“What A Load Of Rubbish,” says Explorason as we walk into a building and inside are piles and piles of RUBBISH. Immediately before us, there are barrels of BLUE plastic waste, collected from the local beaches.
Recently we stayed at Turtle Bay Club in Kenya. Whilst we were there we noticed a board that listed how many kilograms of rubbish they collected off the beach at the Watamu Marine National Park each day. This impressed me, and so I started to ask more and found out about their recycling programme.
Then we met a lovely chap named Steve who runs the local hard rubbish Community Recycling Programme, and he invited us to visit. We were delighted as this would form part of our world-schooling. Because discarding rubbish on beaches, and the sides of roads, well it makes me feel blue!
Steve picked us up from Turtle Bay Club and kindly drove us to the Community Recycling Programme center, where my son started learning from the second we pulled up under the cashew tree. For starters, he had never seen a cashew tree or eaten one (we rectified this in coming days). This was the first lesson from Steve.
And Explorason LOVED the “Bottlenose Dolphin” by Andrew MacNaughton Beach Artist and Sculptor made from over 1,000 glass bottles.
Inside he started to count the bottles, but lost track – I wonder why?
But inside or out, it was an incredibly stunning piece of artwork.
Steve takes us inside and we see piles of rubbish. He explains how non-biodegradable waste is polluting the beaches, and how it is affecting the marine life. Those thin shopping plastic bags and other materials can be ingested by some of the endangered sea turtles, as they mistake them for jellyfish which are part of their natural diet. Other wastes are also ingested by the sea turtles. The turtles eventually die due to internal gastric problems, and blocked tubes cause starvation causing the turtles to float, then die.
Plastics are also ingested by some dolphins and also the whales. Whales, dolphins and whale sharks can all be found in Watamu Marine National Park waters. Plastics and other waste materials also cover and damage corals and other marine creatures living on the seabed, inhibiting them from breathing and feeding. If the reef or Watamu National Marine Park becomes damaged, this also damages tourism – which is their primary source of income and employment.
Steve commences the inside world schooling lesson by showing us how the locals can make their own charcoal briquettes.
Next, we start to examine all the waste plastic lying around in tubs.
Explorason gets to feed a tub of plastic into the machine.
This then grates/grinds it down into small pieces.
From here it is sent off to be melted and turned into plastic tubs (like the one Explorason is holding above) and other great items.
We then head outside. Piles of water and soda bottles are filled with sand. These are ready to make walls with.
Explorason examines the side wall they have completed. It protects their vegetable patch nicely.
Here in their garden, they use animal manure, and also the vegetable waste from the Turtle Bay Club where we are staying is turned into cooking vapor fuel.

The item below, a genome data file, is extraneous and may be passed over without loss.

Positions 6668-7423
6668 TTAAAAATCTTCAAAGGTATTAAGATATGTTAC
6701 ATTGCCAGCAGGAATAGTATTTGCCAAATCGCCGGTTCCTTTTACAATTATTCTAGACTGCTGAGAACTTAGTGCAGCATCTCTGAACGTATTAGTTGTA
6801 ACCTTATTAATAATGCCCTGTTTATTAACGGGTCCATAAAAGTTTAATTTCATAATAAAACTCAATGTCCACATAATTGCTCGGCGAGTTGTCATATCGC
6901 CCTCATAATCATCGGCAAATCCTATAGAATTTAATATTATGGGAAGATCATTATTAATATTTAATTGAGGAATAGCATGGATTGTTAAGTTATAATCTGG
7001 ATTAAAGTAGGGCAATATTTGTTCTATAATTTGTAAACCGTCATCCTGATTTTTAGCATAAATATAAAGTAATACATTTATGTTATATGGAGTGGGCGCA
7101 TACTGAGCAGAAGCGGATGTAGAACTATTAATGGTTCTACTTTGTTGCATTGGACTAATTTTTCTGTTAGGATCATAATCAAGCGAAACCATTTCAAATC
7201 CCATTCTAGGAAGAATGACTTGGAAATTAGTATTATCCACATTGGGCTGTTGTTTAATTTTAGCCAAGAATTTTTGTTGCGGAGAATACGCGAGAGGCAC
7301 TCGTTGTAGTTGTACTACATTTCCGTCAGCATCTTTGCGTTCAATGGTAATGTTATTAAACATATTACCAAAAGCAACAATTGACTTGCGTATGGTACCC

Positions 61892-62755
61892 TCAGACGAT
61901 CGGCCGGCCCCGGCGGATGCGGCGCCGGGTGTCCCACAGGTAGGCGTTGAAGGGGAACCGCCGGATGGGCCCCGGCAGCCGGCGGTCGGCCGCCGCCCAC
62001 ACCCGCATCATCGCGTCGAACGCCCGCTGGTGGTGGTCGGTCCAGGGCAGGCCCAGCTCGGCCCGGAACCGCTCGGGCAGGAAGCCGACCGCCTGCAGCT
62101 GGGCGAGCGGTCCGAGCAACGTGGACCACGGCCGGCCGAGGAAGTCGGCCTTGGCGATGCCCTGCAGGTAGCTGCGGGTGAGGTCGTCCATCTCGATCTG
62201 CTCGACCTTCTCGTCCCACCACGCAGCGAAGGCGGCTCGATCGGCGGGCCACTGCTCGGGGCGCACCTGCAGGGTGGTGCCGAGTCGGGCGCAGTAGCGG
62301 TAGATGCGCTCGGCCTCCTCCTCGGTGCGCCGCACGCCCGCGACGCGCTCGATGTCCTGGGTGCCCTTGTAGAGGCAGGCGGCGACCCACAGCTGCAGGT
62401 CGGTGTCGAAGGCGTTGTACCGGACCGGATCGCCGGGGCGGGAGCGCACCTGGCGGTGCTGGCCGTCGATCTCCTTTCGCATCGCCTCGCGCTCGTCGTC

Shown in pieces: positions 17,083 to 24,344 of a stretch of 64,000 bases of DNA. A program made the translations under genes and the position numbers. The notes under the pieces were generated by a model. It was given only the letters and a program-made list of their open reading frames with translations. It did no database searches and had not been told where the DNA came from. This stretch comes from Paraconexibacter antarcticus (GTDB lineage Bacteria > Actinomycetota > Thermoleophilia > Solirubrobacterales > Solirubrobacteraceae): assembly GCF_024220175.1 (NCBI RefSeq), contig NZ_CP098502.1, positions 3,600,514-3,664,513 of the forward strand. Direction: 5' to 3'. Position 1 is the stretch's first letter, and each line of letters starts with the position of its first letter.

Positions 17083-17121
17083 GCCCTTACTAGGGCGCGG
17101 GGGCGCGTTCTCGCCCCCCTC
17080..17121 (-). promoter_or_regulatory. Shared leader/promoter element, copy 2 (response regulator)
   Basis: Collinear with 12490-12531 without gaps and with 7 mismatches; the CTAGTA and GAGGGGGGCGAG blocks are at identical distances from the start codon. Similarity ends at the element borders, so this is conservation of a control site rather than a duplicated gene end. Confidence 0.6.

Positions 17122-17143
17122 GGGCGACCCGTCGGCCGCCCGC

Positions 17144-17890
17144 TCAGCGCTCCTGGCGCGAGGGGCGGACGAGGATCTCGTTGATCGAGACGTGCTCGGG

We wander around their garden and see all the vegetables and herbs they are also growing. It is a great project and worth a visit if you come to Watamu.
The first garden bed, of course, is the outline of a turtle.
Paths are made with plastic water bottles.
Other marine wastes are used to decorate and make art here in the garden.
And collected bottles form walls in the shape of the ocean waves.
But our favorite is the (thong to Australians) flip-flop rubber art.
Explorason loves this turtle. It is made with bottle tops too.
Isn’t it incredible?
Back at Turtle Bay Club, there are also various art pieces made from a flip-flop (thongs to Australians). Amazing pieces of work like this one below.
And Turtle Bay Club is very big on Responsible Tourism. In fact, it just won the 2015 Silver World Responsible Tourism Award.
We ask if we can have a tour to the back blocks where they use the wastewater to add to our recycling education day.
Here they are treating it so it can be used for watering the gardens and flushing toilets.
Staying at a resort like Turtle Bay Club we use a lot of our time to explore how they work. The vegetable and food waste from the kitchen is made into compost. We love how they care for the environment, and we also love how they do not waste food either.
And one day I go into Watamu Village and there. in front of me, is a local man using a non-electric sewing machine.
But what he is making is amazing. He is using the old cement bags and turning them into groovy bags and backpacks for the tourists. How cool is that? An excellent recycling idea.
Watamu really has a lot to offer. It is not just a holiday destination, it is a place where we learn about the environment, and about how they are helping Kenya both now and for the future.
Well done Watamu – and thanks to all that make our stay a special time here.
Feeling Blue? What a load of rubbish – get out and get recycling!
Steve Trott – Projects Development Manager
Watamu Marine Association – PO Box 120, Watamu 80202, Kenya, Africa
Website – http://www.watamu.biz/
Twitter – https://twitter.com/WatamuMarine
Turtle Bay Club Address: Mida Creek Road, 80202 Watamu, Kenya, East Coast of AFRICA
Questions and Comments
- How can you help conserve our beautiful environment?
- Are there more items you know of that can be recycled but are currently not being salvaged?
- Share your knowledge with us by dropping us a comment below.